This case arises out of alleged abusive debt collection activities and invasion of privacy. Pending before the Court is Plaintiff's motion to enforce a settlement agreement. For the reasons given herein, the Court grants the motion.
I. FACTS AND PROCEDURAL HISTORY
Defendant Phillips, Harper & Harper, LLC ("Phillips") represented non-party Asset Acceptance, LLC in the latter's state court suit against Plaintiff Mary Goodkin. (See First Am. Compl. ¶ 9, July 22, 2010, ECF No. 4). The state court granted a default judgment against Plaintiff, which Plaintiff successfully moved to have set aside due to lack of notice. (See id. ¶¶ 13-16). The state court then ordered Asset Acceptance to remit $1779 that had been garnished from Plaintiff's wages. (Id. ¶ 16). Defendant subsequently sent a payment reminder to Plaintiff and, along with Asset Acceptance, garnished an additional $296.49 from Plaintiff's wages in violation of the court order. (Id. ¶¶ 20-21). Asset Acceptance has failed to remit either the $1779 to Plaintiff pursuant to the state court order or the additional $296.49 it garnished from Plaintiff's wages after the court order issued. (Id. ¶ 23).
Plaintiff sued Defendant in this Court for violations of the Fair Debt Collection Practices Act ("FDCPA") and invasion of privacy. Plaintiff filed the First Amended Complaint ("FAC"), which lists the same causes of action, the following day. Defendant moved to dismiss, and Plaintiff moved for offensive summary judgment. Based upon the parties' representations to the Court of an impending settlement, the Court vacated a hearing set for those two motions, and after a long period of inactivity in the case without any settlement, the Court denied the motions without prejudice. The parties then represented to the Court via a joint status report that they had agreed to settle the case for $9500 in exchange for the release of all claims and dismissal with prejudice. (See Joint Status Report 1, Sept. 16, 2011, ECF No. 36). The report also indicated that Attorney Gerald Phillips, the sole equity holder of Defendant law firm, had recently passed away and that Defendant's assets were therefore in probate. (See id. 1). The parties also represented that although the settlement had been agreed to, Defendant had not yet made payment to Plaintiff, and Plaintiff had not yet signed a release or dismissed the case, i.e., the settlement had been agreed to but had not been executed. (See id. 2). Plaintiff has filed a motion to enforce the settlement.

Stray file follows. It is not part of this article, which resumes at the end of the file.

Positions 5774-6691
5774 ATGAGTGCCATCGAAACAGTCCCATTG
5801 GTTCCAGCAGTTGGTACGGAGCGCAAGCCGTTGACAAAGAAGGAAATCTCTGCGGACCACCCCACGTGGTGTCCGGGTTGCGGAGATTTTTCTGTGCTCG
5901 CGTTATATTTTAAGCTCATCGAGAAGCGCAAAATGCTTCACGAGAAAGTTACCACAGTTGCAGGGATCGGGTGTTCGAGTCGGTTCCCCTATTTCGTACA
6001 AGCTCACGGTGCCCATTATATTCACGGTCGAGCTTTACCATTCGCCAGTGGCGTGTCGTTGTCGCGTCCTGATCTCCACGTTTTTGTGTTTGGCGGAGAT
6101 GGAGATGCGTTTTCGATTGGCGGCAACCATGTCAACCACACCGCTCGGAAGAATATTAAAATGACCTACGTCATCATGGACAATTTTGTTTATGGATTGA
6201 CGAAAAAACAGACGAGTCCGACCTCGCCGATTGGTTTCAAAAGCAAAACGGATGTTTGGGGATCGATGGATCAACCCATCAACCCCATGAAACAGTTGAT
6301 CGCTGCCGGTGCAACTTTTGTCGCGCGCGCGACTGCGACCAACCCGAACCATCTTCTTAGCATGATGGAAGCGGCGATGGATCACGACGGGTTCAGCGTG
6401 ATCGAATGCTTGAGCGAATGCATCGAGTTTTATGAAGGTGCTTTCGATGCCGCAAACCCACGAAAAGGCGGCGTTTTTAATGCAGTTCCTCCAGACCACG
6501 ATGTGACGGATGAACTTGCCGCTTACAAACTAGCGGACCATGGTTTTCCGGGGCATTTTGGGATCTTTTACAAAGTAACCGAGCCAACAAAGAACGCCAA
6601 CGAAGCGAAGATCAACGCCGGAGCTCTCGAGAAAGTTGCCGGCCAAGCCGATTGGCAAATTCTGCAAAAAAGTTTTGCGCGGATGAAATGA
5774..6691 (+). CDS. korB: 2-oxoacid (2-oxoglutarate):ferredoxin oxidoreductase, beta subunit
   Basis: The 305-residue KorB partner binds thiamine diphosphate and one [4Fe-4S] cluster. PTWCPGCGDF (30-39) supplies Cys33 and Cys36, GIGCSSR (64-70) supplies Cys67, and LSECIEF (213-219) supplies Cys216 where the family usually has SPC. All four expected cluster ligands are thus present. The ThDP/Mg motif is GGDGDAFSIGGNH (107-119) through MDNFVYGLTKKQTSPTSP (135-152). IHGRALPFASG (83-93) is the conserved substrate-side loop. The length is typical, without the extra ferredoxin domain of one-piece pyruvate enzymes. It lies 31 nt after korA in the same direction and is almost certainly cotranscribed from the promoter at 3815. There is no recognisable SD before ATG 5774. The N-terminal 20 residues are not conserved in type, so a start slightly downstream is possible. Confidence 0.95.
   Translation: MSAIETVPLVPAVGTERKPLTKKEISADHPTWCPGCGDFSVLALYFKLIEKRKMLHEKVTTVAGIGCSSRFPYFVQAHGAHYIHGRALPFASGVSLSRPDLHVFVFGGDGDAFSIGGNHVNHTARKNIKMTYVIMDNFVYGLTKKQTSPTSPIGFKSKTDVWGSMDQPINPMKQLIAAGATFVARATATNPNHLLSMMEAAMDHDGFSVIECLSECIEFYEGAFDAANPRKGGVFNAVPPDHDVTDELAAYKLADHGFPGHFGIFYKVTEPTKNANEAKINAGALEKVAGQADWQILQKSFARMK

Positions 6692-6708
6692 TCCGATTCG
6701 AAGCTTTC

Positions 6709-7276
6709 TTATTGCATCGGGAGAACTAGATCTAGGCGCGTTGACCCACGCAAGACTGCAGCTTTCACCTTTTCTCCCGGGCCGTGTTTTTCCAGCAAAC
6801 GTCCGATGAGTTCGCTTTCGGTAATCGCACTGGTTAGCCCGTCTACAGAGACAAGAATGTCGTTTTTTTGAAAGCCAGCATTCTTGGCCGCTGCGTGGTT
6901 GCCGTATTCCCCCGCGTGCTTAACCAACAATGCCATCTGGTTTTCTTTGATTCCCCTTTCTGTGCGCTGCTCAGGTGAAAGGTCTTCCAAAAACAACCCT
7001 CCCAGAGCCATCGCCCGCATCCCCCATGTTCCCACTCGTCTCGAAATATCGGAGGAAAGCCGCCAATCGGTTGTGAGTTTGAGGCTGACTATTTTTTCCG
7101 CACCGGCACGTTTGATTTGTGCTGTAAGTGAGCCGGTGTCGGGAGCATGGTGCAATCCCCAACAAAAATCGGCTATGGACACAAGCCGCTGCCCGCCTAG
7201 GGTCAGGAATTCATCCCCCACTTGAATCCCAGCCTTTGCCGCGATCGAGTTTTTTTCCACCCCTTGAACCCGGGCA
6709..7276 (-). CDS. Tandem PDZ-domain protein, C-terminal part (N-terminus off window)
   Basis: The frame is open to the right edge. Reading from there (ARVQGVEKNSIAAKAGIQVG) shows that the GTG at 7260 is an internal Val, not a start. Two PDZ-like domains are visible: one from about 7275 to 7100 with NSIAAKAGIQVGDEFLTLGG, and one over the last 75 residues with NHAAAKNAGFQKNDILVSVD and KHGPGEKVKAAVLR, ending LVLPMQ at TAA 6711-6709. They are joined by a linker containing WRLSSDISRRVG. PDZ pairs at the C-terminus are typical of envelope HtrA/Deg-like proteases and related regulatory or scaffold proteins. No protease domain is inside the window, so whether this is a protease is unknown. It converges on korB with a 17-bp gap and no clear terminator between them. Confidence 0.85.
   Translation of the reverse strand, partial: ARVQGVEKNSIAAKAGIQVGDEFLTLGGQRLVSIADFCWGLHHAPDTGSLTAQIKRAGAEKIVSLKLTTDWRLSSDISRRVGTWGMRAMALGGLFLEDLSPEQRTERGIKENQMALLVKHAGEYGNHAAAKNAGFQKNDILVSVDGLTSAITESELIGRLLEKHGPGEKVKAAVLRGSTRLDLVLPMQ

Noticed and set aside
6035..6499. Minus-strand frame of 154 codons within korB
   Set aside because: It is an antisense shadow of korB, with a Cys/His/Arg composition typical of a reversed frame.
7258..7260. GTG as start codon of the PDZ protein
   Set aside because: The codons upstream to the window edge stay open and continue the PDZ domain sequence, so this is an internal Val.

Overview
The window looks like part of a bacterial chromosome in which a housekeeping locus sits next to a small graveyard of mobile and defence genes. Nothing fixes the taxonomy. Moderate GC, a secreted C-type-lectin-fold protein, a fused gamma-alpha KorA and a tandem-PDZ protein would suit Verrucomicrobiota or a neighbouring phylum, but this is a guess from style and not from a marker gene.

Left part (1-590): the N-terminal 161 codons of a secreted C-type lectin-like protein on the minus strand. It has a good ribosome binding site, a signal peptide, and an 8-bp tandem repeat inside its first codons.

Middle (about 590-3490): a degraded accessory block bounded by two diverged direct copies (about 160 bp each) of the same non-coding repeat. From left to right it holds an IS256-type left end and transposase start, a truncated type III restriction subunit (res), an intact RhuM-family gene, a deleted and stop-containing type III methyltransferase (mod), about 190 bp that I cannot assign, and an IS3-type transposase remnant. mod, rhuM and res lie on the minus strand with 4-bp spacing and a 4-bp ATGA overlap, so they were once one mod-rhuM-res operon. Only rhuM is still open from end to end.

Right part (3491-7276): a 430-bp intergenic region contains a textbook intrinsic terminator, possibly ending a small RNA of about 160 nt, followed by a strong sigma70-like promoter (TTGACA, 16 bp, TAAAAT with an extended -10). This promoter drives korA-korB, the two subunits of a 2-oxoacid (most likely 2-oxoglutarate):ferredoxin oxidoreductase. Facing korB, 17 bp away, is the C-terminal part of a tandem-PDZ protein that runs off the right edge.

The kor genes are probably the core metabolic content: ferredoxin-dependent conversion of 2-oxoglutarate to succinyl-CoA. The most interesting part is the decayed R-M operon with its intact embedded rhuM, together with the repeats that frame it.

II. LEGAL STANDARDS
A federal court has the power to enforce by motion a settlement agreement in a pending case. In re City Equities Anaheim, Ltd., 22 F.3d 954, 957 (9th Cir. 1994). In Nevada, the enforceability of a settlement agreement is governed by contract law. May v. Anderson, 119 P.3d 1254, 1257 (Nev. 2005). Therefore, there must be mutual, objective manifestation of assent to material terms, as well as consideration, by the parties or by agents with authority to bind the parties.